Gladys Berejiklian supports push to change national anthem to acknowledge Indigenous Australia

NSW Premier Gladys Berejiklian has called for a national conversation about changing the anthem to better reflect 60,000 years of Indigenous history on this continent.

NSW Premier Gladys Berejiklian

NSW Premier Gladys Berejiklian has expressed her support for a revision to the first line of the anthem. Source: AAP

NSW Premier Gladys Berejiklian has joined calls to change the lyrics of the national anthem from "we are young and free" to "one and free" to reflect Indigenous Australians as the longest living culture in the world.

The comments were made on the morning of the second State of Origin match, a week after a number of players refused to sing the anthem during the first game, and during NAIDOC week, which celebrates Aboriginal and Torres Strait Islander achievements and culture. 

Speaking to ABC News on Wednesday, Ms Berejiklian said "it's about time" to recognise the 60,000 years of Indigenous history on this continent. 

"I feel for Indigenous Australians who don't feel the national anthem reflects them and their history," she said.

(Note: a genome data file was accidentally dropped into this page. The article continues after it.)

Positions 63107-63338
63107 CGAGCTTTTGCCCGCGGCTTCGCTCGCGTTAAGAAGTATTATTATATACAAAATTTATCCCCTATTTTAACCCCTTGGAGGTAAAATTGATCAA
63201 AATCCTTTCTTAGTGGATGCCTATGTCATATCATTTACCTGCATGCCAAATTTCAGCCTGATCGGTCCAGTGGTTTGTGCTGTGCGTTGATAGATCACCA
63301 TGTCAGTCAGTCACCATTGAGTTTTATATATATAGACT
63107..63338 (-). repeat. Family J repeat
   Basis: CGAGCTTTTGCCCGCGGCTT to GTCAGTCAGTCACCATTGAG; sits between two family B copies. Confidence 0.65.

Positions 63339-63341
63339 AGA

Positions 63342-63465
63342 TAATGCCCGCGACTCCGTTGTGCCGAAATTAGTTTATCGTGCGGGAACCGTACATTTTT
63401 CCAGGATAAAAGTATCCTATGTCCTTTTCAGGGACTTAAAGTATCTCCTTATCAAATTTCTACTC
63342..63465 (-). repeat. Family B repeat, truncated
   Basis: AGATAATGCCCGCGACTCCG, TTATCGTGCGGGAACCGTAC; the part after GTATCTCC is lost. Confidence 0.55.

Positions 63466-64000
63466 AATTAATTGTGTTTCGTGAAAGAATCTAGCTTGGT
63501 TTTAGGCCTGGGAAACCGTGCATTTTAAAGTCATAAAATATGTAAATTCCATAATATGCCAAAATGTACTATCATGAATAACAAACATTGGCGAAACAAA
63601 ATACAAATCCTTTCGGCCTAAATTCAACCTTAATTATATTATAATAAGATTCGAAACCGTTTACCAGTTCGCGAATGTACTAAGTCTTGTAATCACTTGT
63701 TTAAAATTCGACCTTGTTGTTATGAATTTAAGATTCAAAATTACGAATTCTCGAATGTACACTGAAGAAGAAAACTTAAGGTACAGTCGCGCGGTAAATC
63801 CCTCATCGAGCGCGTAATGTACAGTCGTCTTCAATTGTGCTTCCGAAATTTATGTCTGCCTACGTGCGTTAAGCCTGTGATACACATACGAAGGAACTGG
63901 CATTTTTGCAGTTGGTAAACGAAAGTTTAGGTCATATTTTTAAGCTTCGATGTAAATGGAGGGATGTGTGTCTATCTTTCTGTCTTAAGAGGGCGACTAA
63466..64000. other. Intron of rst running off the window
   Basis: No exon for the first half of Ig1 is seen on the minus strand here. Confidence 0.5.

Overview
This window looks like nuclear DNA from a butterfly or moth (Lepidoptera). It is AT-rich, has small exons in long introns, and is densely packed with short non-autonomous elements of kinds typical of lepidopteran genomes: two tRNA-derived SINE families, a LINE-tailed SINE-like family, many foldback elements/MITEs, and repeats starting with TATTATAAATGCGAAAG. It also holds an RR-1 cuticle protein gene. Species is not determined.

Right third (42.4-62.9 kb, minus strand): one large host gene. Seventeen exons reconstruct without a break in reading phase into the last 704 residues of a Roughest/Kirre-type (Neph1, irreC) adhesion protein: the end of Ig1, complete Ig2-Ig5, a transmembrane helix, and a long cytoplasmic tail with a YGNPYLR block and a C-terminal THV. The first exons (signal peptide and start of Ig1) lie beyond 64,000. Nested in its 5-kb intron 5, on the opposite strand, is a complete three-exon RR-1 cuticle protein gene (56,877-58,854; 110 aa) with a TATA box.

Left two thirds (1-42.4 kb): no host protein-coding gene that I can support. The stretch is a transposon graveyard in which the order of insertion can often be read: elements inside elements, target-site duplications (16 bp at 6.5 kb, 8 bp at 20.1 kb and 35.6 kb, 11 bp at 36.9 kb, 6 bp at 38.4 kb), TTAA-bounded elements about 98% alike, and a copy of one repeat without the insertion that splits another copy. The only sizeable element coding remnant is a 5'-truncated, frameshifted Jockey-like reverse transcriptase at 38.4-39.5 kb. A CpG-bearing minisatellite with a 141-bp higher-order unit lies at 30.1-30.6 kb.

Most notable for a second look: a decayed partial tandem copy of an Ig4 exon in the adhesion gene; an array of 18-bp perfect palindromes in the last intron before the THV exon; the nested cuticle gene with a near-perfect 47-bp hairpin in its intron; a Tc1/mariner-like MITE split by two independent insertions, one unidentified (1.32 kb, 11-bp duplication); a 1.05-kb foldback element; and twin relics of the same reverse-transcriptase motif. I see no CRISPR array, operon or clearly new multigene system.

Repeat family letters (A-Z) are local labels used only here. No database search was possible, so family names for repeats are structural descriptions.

"And I think if we say, 'We're one and free', it acknowledges that we're not really young as a continent. We're tens of thousands of years old when it comes to human inhabitants."

Ms Berejiklian said it would not be the first time the anthem had been changed. The first line of the anthem, for example, has been changed from "Australia's sons let us rejoice" to the current lyrics, "Australians all let us rejoice".

She's also not the first Liberal politician to support a push for the lyrics to be changed. In 2019, conservative MP Craig Kelly suggested the "young and free" line should be changed to "strong and free"

"We have the longest living culture on our continent through the Indigenous Australians, our First Nations people," Ms Berejiklian said, but acknowledged that the "small gesture" would not go far enough for many Aboriginal and Torres Strait Islander people. 

"And I think it's about time that we start recognising that in all of our national symbols and all of our national ways in which we represent ourselves."

The federal government on Tuesday voted down a motion, led by Indigenous senators, to fly the Aboriginal and Torres Strait Islander flags in the Senate chamber.

Labor Senator Malarndirri McCarthy, a Yanyuwa woman, urged the government to support the flag motion.

“The Aboriginal and Torres Strait Islander flags are also national flags,” she said.

“I appeal to the Senate, when we fly the flags out the front as we do this week, we have it on display for the whole of the country, in NAIDOC week, [for] an opportunity to show that we can unite our country.”

Join SBS and NITV for a full slate of NAIDOC Week content. For more information about NAIDOC Week or this year’s theme, head to the official NAIDOC Week website.

Published 11 November 2020 at 8:12am
By Maani Truu